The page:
Maltese-born composer Karl Fiorini has written two deeply impressive concertos for violin and orchestral forces. The first is a concerto for violin and chamber orchestra, completed in 2007. It is constructed in five contrastive movements – the first short, the second somewhat longer, the final three equally sized. There is much detail to intrigue, not least in the frequently arresting harmonies, the assured dissonances and sheer lyricism embedded in the writing. Indeed there is much timbral complexity and a degree of turbulence, not least from the percussion, allotted a significant role relative to other sections. In the Chorale, Canone and Passacaglia fourth movement, where Fiorini’s powers of sonic imagination are perhaps at their height in this concerto, Emanuel Salvador’s intense tonal reserves are mightily impressive, the music’s allusive qualities gathering in incident. Vivid colour illuminates the finale – note the writing for clarinet especially. There are folkloric elements at work in the wind writing and skittering birdsong is to be heard.

The Violin Concerto No.2 (2011-12) is in the hands of violinist Marta Magdalena Lelek. This is a more openly expressive work but is still subject to the same intelligent structural and an expanded palette by virtue of being written for conventionally sized symphony orchestra. As well as being more unambiguously lyric in places it is also more abrasive and determined in metrical tread. Indeed, the mood is often sombre with the solo violin frequently a lone voice in the wilderness, or when set against a few orchestral voices. Her tone is less expansive than Salvador’s in the companion work but she lacks for nothing in clarity or intonation. Orchestral climaxes are cannily prepared, and powerfully delivered in this splendidly expert performance, equally well recorded.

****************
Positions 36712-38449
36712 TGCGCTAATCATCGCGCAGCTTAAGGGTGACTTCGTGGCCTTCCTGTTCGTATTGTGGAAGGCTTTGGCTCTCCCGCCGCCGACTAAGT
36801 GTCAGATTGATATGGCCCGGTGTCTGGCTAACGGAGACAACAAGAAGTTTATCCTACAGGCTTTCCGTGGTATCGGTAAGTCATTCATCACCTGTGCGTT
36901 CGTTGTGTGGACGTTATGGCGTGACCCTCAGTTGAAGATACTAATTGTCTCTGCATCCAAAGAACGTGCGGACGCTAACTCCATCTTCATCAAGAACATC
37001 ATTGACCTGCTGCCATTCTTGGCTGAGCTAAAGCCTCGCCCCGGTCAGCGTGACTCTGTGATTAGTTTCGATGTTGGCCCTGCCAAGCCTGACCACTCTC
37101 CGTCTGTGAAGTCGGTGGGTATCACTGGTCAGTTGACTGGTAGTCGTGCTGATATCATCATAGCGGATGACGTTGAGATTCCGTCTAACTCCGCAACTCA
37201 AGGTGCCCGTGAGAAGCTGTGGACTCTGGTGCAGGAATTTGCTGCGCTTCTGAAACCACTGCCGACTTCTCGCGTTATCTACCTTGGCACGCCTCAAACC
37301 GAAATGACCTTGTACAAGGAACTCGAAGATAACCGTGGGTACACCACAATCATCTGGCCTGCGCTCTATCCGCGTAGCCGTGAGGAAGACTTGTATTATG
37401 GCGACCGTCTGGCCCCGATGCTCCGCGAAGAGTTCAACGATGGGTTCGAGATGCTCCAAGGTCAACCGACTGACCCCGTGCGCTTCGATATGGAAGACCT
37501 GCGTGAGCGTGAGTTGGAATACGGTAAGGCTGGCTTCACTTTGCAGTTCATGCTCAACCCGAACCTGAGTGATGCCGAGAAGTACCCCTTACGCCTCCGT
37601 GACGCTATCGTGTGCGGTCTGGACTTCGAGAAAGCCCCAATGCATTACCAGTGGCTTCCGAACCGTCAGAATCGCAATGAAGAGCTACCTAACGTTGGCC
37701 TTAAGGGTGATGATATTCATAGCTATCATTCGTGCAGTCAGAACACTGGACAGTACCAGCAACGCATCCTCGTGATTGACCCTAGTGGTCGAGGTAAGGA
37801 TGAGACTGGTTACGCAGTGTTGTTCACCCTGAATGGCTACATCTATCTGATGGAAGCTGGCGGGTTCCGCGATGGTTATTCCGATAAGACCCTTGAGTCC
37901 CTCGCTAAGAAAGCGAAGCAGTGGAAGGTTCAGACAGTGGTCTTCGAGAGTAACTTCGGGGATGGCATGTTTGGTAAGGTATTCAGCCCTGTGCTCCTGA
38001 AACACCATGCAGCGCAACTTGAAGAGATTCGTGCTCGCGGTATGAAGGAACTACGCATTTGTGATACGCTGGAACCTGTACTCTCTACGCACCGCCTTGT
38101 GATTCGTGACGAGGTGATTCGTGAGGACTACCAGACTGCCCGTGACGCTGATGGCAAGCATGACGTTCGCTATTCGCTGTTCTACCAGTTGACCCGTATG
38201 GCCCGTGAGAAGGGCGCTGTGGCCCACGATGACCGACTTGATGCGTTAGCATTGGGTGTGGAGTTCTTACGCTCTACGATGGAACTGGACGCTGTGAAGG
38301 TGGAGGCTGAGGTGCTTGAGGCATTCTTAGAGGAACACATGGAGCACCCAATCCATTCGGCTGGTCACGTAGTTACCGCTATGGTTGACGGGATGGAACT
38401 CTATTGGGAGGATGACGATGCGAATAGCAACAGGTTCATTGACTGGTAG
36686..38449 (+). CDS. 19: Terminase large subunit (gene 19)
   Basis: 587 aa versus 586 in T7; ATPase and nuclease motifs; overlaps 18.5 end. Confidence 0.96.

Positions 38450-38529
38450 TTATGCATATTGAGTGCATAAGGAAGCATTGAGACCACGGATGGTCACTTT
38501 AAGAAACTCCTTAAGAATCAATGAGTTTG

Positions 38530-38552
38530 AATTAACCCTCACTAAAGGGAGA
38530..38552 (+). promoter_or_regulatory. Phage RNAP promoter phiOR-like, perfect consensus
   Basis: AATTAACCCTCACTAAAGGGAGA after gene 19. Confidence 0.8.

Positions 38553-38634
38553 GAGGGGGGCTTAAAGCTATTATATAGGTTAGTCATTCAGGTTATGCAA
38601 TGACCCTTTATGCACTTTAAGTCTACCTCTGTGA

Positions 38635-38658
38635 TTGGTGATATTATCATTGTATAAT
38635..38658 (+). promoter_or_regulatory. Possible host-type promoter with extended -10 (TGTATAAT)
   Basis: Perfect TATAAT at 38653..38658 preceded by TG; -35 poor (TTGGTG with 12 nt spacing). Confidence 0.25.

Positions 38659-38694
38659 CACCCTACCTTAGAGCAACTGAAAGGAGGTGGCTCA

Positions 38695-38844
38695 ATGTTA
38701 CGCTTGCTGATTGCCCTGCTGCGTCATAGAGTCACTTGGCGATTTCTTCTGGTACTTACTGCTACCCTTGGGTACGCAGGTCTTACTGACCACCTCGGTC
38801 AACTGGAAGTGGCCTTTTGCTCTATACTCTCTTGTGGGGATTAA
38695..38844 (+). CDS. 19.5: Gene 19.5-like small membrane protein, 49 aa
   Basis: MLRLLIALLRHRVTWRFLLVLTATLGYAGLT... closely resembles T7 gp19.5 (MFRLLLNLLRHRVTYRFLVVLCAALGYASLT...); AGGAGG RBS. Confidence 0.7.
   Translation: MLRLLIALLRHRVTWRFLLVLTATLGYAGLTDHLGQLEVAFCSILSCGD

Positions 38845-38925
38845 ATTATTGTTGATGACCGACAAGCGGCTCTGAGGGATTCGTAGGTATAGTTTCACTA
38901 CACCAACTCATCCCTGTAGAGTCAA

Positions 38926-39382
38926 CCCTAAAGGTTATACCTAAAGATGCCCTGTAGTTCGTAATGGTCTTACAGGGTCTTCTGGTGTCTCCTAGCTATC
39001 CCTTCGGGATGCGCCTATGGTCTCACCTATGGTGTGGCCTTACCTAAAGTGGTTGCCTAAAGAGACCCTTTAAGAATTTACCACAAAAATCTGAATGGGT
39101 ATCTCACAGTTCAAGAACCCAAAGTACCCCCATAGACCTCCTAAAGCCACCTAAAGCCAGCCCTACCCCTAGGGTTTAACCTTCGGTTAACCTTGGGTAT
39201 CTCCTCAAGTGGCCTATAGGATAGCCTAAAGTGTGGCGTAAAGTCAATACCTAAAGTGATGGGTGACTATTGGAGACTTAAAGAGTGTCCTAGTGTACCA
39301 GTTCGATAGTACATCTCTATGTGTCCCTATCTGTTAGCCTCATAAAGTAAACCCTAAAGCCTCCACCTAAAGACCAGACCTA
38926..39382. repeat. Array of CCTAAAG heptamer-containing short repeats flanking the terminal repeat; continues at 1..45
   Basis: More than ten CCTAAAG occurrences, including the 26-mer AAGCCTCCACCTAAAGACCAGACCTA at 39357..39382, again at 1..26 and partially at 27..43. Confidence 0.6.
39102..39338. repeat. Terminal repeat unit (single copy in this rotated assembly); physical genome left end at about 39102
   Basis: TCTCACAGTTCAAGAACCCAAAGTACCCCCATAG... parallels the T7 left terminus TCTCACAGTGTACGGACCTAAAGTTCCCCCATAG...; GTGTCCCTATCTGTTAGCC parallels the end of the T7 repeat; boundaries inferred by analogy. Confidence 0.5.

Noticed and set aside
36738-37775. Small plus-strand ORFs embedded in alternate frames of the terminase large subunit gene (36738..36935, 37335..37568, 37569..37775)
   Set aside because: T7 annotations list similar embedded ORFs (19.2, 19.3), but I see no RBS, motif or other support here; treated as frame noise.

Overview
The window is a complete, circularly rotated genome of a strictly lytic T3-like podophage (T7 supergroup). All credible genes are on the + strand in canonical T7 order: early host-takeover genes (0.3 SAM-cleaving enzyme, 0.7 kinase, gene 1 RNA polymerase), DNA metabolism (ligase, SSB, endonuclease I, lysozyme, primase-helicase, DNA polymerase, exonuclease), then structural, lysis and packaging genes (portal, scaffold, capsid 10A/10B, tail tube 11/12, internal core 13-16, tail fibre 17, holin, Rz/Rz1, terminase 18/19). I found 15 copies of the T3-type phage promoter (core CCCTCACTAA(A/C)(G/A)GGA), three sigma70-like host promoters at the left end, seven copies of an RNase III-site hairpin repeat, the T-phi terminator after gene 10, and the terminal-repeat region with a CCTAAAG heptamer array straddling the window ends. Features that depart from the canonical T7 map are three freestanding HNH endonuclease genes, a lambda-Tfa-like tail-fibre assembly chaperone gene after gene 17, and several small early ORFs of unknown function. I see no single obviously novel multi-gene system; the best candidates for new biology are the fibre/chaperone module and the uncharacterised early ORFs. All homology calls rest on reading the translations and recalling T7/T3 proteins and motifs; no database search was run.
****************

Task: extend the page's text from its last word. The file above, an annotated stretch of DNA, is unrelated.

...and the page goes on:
These complex and distinctive works, full of active dissonance, elements of birdsong, and powerful emotional states, are highly auspicious. The earlier work was written before Fiorini hit 30. He is clearly a composer to watch – adherent of no fads, strongly focused on compositional essence, and unafraid of emotional extremes in his music-making. This is a splendid disc in every respect.

—Jonathan Woolf